There are now so many resources available for learning foreign languages, there’s really no excuse not to get started. On my Spanish page, I talk a little bit about my journey to Spanish acquisition, including the methods I used when I was still in the US. (I also talk about methods which wasted my time, and those which were most helpful. Check it out!)

Again, this is something you can start today, and thus prepare yourself for your time abroad. If you get to a basic or intermediate level of the language before you arrive, you will be able to get things done a lot easier, and opportunities and friends will multiply in a way that they couldn’t have.

Plus, you will avoid looking like a dumb gringo, which should be motivation in itself.

4. Address your biggest concerns about leaving

At a certain point, you really want to address those concerns you have about extended travel. So, it might be a good idea to sit down and reflect what you are really concerned about.

For example, one thing I was really concerned about was the security of my cash, cards, wallet, and passport while I was traveling. I simply did not know how to handle these things, especially when I would be staying in hostels. So how could I be sure my stuff is safe?

I also definitely did not want to carry them around with me all the time, especially in a place like Latin America, where petty theft is common.

So, I had to do some google-ing and some internet research, until I finally came upon the Pacsafe traveling safe. It is literally a safe that fits in your luggage and can be attached to practically any structure.

It accomplishes just what I needed it to– deter the casual thief as much or more than any other solution (hostel lockers, hostel reception, storing in my suitcase, etc.). I just lock it up out of sight, attached to a far corner of my dorm bed, and I feel pretty confident no one would get into it at all. Thus far, they haven’t!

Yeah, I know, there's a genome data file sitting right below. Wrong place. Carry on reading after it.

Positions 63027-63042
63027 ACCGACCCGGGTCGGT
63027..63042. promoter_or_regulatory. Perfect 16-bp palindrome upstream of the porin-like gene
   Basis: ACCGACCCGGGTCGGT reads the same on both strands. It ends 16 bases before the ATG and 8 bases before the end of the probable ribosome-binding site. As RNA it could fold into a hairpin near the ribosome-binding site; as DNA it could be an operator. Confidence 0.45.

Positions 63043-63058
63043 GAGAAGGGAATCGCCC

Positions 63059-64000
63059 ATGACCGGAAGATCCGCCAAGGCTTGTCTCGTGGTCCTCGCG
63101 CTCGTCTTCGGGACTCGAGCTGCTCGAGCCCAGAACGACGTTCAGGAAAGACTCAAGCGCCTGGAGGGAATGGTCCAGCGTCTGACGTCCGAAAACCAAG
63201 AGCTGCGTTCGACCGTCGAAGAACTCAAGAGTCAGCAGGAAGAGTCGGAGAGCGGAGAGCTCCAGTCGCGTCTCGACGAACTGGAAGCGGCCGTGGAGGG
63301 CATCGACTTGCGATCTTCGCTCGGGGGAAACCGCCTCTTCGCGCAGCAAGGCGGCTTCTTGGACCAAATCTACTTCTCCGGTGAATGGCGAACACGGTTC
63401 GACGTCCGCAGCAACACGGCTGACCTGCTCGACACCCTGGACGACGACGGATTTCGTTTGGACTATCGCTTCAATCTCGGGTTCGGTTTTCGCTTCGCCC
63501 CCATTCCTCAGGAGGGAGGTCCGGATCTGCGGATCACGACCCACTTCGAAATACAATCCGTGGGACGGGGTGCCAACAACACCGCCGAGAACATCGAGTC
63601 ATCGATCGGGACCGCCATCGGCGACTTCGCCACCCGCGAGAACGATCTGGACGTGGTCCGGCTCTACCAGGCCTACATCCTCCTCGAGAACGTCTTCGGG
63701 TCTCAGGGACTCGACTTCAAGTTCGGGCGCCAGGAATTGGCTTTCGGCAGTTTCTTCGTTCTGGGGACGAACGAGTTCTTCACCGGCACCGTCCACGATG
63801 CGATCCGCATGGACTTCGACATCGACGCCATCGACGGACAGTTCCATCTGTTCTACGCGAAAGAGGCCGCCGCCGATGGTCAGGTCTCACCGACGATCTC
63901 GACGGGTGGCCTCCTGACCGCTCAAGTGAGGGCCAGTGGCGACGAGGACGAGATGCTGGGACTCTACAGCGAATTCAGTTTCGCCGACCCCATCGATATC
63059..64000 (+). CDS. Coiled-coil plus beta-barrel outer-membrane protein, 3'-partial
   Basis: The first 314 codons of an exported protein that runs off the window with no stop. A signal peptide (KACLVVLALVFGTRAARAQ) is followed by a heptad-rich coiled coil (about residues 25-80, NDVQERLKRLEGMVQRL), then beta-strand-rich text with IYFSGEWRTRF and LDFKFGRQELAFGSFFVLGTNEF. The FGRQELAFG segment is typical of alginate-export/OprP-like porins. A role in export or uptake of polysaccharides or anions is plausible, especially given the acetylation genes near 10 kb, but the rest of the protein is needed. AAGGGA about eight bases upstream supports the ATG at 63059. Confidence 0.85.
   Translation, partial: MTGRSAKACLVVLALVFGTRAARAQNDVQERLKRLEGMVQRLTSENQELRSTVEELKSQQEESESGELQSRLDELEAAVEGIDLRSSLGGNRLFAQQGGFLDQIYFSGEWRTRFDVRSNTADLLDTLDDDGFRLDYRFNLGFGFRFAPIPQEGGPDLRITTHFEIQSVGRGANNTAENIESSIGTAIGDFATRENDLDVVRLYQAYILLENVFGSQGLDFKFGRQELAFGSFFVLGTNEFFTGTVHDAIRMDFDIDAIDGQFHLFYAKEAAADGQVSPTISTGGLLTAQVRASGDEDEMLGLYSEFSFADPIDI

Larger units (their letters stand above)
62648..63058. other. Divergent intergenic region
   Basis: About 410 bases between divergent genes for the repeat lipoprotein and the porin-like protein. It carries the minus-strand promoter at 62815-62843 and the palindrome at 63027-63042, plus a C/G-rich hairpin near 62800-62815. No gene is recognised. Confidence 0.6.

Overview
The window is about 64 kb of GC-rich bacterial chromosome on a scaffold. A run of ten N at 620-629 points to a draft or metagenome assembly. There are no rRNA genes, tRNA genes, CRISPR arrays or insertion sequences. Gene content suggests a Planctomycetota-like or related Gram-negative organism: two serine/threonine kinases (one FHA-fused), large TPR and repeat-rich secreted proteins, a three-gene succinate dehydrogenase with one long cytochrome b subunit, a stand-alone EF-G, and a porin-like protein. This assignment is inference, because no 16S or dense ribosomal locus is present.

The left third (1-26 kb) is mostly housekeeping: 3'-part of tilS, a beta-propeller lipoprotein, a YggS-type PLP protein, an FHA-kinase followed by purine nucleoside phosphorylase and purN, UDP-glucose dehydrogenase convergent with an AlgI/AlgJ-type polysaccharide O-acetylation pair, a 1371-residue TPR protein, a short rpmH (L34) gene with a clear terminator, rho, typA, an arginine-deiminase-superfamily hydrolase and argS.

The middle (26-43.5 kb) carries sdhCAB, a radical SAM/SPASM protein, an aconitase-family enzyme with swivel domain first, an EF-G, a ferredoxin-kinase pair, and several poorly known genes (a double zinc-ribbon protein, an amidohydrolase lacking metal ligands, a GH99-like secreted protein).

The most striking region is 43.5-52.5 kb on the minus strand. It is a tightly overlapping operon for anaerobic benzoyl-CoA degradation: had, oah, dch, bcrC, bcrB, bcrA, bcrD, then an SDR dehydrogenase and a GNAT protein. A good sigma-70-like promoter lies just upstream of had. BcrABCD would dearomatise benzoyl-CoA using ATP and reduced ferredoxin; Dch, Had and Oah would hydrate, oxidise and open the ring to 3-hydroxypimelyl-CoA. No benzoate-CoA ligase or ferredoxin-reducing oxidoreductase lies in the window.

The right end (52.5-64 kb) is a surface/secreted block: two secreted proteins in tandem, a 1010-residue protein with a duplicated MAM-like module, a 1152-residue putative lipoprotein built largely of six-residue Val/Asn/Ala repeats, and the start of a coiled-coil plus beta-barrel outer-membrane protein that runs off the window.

Tip: If you end up getting the Pacsafe safe, get rid of the lock-and-key lock and buy a standard combination padlock from walmart or a hardware store… one less key to keep track of!

After my first trip abroad, I addressed even more concerns than I had before, because then I was somewhat knowledgeable as to what I needed. But, even before you travel, just sit down and make a list of the concerns YOU need to address and resolve them.

It won’t take very long, and it will free up your mind to dream, plan, and look forward to the trip you’ll be taking!

So, you see, it doesn’t matter where you are in life. If you want to travel, you’ve got to begin to prepare now, and indeed you CAN prepare now, wherever you are.

Your turn for travel and adventure is just around the corner.

Step into the on-deck circle.

Published March 29, 2012

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4 Packing Questions I Have for Experienced Travelers
The Young and The Restless: Five Emerging Blogs In Adventure & Lifestyle Design
How To Minimize Your Theft Exposure While Abroad (Part 2)
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  • buthed

    you have any issues with the charles schwab card at some atms here in medellin? seems that bancolombia doesn’t care for it, but i’m trying to confirm if others have the same issue.

    • Yeah, the Schwab card doesn’t seem to work with Bancolombia. It works just about everywhere else though.